Want to get into weight training? Five expert trainers explain why lifting weights can be one of the best things you could do for your health – both mentally and physically.
In 2011, just 0.9% of women were weight training. A quick look at Instagram, a conversation in the office or even a once over of the gym floor shows how times have changed in eight years: women are taking over the weights room.
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And the benefits of picking up strength training as a fitness routine go way beyond aesthetics. In fact, it’s proven to be one of the best things you can do for your health – but don’t just take our word for it.
Experts explain some of the most asked questions from women who want to get into lifting.
What are the benefits of weight training?
“Weight training helps to increase bone density - that’s really important for women as our oestrogen levels dip and bone density decreases once we hit around 30.
“It also releases endorphins, so it’s all about helping that positive mind-set. One thing that’s really big at the moment is loneliness, and any exercise is going to help that by bringing you into contact with other people.
“And you can win arm wrestles – an important party trick. So, the benefits are pretty huge. Especially the arm wrestling one.”
“What people don’t realise, during weight training you’re also working your cardio-vascular system. You increase your heart rate when you weight train which is crucial for your heart [health] so it’s multi-faceted.
“When you do weight training it translates into your everyday life as well because you get stronger. Functional training, like doing squats or picking up a weight, helps whether we’re moving house or carrying shopping home.”
“I think the mental health benefits are huge. When women realise they can get results but they don’t feel like they’re punishing themselves and they’re enjoying it, it’s a break through.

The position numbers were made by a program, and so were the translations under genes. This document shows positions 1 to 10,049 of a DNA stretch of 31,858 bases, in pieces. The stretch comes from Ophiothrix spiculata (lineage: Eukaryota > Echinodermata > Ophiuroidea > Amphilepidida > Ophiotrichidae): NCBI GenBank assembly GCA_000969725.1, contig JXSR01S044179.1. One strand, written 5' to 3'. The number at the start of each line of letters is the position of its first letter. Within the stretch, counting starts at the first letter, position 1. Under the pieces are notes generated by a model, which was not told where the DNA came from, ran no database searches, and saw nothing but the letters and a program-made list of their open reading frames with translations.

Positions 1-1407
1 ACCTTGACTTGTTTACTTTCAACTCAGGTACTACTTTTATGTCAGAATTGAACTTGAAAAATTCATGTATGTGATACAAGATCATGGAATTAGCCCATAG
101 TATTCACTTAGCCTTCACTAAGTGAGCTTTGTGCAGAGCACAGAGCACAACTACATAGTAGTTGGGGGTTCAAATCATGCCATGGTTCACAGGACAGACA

“Gyms can be intimidating because they’re full of men grunting, but as soon as you’re confident in the gym you’re more confident in your real life. My clients start wearing red lipstick or clothes they wouldn’t wear before and it’s not because of how they look but because of how they feel. Women are deemed as the weaker sex, but strength training eliminates that.”
How does weight training benefit mental health?
“Weight training helps mental fitness. It’s added confidence. I see people who are just starting on their journey and then when I see them a few months later even the way they walk into the studio is [different]. Their posture’s up, they’re more self-assured.
“Weight training’s not just about how you look or about getting stronger, but also you’ll carry yourself [differently] as well.
“Whether it’s office work or you’re freelance, we spend a lot of time sitting down and we get in our heads and doing work. So when you are by yourself, going to the gym, doing some weights, doing fitness training, you’re going to get out of your mind and into your body. And your body is going to release all those endorphins post-exercise, you’ll appreciate your body, like, ‘I did that. I did that!’ And you feel great.”
How does weight training improve other areas of fitness?
“One of the main benefits of strength training is that it helps increase your metabolic rate because you’ll have more muscle on you – that means a bigger appetite, so you’ll get more nutrients in you.
“Weight training can be seen as ‘interval training’ – when your heart rate is going up and down - because there are points where your heart rate is elevated and there are periods where it is lowered. So, you are improving your cardio-vascular fitness at the same time.
“And also with strength training, you tend to have one or two feet planted on the ground at all times so you’re more stable.
“It’s a more controlled environment and in turn you’re creating strength and stability around the joints. That’s especially important for women as we have more mobility than stability, so you need to work on strengthening rather than flexibility.”
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Chloe Gray is the senior writer for stylist.co.uk's fitness brand Strong Women. When she's not writing or lifting weights, she's most likely found practicing handstands, sipping a gin and tonic or eating peanut butter straight out of the jar (not all at the same time).